The word alteration means modify cloth fit to the needs. An Altered Dominant is a dominant chord/scale altered to fit for the needs.
Must understand what is Altered Dominant Chord
I often hear students plays practiced altered dominant scales. I hear some schools teach melodic minor scale starting half step above the root of the dominant chord (theoretically no justification on this explanation). I strongly against students to practice improvisation with scales especially when altered dominant (and diminished chord). I will try to explain why understanding what altered dominant let you blow cool phrases.
Let’s review what is dominant chord
The definition of Dominant Chord
- Dominant means most powerful of all
- Dominant chord contains a tritone
- Tritone is an interval of diminished 5th/augmented 4th between 2 notes
- In the Early Music Era, tritone was called Devil’s Interval because the sound of the interval was too uncomfortable to human ear
- Because of its unstable sound of tritone, tritone makes human ear want to hear resolution to tonic
Dominant chord’s avoid note
As explained in my Jazz Theory Workbook, you find avoid notes by placing scale notes 1 octave above each chord tones (because that’s how it’d sound when the note is played by a different instrument) and examine if the interval is major 9th or minor 9th. If minor 9th, it becomes avoid note since such interval will destroy the identity of the chord.
In case of dominant chord, because its tritone is powerful, minor 9th interval notes will not have the effect of destroying the identity of dominant chord, except 2 notes that destroys tritone itself: these are perfect 4th and major 7th of the chord.
Example: In case of G7, which tritone is between B and F, the note C, which is minor 9th above the bottom tritone B and F# which is minor 9th above the top tritone F. Any notes except these 2 notes cannot destroy the tritone of G7.
Tension ♭9 and ♭13
Tension ♭9 creates minor 9th interval against root, and ♭13 creates minor 9th interval against 5th, but it will not destroy the identity of the dominant chord.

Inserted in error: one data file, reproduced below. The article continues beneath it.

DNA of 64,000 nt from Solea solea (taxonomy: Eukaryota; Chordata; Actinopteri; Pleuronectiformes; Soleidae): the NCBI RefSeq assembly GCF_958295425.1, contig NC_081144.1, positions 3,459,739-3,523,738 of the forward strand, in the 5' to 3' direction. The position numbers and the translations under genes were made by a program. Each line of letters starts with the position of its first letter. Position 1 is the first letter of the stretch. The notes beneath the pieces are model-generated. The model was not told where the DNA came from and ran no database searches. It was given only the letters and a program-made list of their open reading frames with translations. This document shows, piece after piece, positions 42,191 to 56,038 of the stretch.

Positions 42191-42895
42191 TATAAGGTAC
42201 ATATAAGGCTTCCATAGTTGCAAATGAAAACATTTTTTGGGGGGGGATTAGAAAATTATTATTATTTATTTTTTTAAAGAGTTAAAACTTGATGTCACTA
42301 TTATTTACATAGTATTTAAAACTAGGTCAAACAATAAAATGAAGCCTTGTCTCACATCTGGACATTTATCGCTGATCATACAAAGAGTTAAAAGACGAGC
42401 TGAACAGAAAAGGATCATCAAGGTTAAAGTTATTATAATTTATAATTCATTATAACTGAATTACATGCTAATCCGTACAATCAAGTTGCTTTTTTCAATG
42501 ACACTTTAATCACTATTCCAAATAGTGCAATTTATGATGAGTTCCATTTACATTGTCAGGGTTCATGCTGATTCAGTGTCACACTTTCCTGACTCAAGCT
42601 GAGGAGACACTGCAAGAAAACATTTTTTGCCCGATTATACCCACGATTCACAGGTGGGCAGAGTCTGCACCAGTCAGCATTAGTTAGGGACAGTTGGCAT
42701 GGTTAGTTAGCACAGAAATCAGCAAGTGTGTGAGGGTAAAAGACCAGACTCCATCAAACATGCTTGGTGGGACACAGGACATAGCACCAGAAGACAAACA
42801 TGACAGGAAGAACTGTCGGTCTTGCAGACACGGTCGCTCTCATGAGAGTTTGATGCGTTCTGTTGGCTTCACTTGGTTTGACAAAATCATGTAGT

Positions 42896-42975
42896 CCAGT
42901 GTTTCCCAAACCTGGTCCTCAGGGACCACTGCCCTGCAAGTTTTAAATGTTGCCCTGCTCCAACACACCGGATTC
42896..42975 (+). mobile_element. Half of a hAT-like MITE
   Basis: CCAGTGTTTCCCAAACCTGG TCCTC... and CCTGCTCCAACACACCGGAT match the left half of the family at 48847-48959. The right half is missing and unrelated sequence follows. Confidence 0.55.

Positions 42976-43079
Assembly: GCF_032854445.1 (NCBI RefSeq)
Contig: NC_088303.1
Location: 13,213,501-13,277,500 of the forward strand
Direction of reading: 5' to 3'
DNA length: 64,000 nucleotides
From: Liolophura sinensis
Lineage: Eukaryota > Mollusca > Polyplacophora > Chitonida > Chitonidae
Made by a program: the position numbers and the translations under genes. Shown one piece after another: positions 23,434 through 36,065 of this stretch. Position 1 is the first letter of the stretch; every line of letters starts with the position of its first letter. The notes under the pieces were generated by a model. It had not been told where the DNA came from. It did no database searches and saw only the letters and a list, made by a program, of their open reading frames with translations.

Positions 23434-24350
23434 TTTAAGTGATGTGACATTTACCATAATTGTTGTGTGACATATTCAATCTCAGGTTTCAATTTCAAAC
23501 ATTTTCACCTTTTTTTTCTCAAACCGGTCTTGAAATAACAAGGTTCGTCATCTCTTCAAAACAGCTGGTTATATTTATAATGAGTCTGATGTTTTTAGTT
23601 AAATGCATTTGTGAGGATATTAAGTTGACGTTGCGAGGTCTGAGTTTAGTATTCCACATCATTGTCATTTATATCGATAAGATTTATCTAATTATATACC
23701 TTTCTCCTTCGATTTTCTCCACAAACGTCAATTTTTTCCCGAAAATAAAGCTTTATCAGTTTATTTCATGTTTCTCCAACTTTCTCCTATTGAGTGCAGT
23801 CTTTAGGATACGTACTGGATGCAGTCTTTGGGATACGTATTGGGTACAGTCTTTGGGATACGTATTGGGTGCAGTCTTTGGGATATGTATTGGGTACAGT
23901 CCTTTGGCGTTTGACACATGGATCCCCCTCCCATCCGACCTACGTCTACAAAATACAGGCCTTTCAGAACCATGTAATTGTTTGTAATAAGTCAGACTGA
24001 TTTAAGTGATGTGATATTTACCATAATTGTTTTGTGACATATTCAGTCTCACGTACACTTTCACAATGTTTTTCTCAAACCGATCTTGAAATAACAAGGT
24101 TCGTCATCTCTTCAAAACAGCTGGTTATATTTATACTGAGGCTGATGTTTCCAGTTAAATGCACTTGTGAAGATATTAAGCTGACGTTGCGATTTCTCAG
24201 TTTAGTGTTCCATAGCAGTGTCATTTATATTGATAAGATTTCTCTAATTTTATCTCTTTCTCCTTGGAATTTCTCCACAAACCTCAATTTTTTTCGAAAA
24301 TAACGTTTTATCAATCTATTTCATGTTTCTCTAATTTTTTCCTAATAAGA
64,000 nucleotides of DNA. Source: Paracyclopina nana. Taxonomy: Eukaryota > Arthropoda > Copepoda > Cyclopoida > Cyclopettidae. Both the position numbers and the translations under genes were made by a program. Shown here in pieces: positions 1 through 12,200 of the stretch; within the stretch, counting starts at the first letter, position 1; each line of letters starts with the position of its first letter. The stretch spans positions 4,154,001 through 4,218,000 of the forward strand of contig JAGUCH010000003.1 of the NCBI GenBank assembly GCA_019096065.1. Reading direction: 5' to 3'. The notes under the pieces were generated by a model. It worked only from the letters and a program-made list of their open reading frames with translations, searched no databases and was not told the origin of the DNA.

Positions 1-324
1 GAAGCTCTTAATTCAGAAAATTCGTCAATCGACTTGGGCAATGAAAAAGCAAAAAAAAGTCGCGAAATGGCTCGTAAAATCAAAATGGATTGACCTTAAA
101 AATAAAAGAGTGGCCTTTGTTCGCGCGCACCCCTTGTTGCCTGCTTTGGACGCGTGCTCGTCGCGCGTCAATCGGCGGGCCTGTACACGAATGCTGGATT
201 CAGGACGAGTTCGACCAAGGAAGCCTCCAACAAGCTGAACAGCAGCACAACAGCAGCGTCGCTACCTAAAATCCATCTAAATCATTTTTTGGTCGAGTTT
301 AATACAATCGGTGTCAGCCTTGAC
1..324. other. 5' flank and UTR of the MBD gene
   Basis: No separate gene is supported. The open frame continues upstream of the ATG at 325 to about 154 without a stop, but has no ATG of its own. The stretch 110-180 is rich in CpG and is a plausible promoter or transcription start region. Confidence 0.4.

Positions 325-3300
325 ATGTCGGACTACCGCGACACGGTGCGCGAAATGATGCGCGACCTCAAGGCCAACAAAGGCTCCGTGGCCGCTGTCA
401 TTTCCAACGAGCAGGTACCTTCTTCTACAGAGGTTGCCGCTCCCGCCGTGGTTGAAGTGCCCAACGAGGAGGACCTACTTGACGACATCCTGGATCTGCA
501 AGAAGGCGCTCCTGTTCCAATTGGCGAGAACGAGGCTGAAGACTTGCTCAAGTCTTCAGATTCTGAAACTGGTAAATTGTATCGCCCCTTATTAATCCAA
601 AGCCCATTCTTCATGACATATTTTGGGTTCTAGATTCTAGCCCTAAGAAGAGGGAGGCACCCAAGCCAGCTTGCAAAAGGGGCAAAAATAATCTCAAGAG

In fact, T♭9 is a tonal note when V of II, V of III and V of VI (Jazz Theory Workbook page 25), and ♭13 is also a tonal note when V of III and V of VI.
The 5th isn’t a tension. The 5th is one of the chord tones. However, 5th is the least important note in the chord. The 3rd determines the major/minor identity. The 7th determines major/dominant identity. The root anchors 3rd and 7th. A chord sounds just fine without 5th most of the times.
In short, the 5th is the least important so you can alter it if and when needed.
Know the difference between ♭5 and T#11
Because ♭5 is the last note to alter, there cannot be a Mixolydian scale with ♮9th, ♭5th, ♮13th. Instead of ♭5th, the same pitch needs to be called #11, which tells the improvisor the scale is Mixo #11 (or some schools call it Lydian ♭7).
This also suggests this dominant chord is functioning as SubV (see Hiro’s Jazz Theory Workbook page 16). On a side note, this is how Altered Scale is born.
Understand where the Altered Dominant came from
The Altered Dominant is derived from SubV (substituted dominant). SubV is a dominant chord that shares the same tritone (see Hiro’s Jazz Theory Workbook page 16).
For example, the tritone of G7 is B (the 3rd) and F (the ♭7th). There is one other dominant chord that has the same tritone, D♭7, which 3rd is F and ♭7th is C♭ (B). Thus D♭7 can substitute G7.
The SubV scale must be Mixo #11 instead of straight Mixo because D♭ Mixo does not have G. Since D♭7 is substituting G7, its scale must contain G, which is #11 to D♭ Mixo. And if you play D♭ Mixo #11 scale over G7, it becomes G Altered Scale, that is G Mixo ♭9, ♭5, ♭13 as shown below.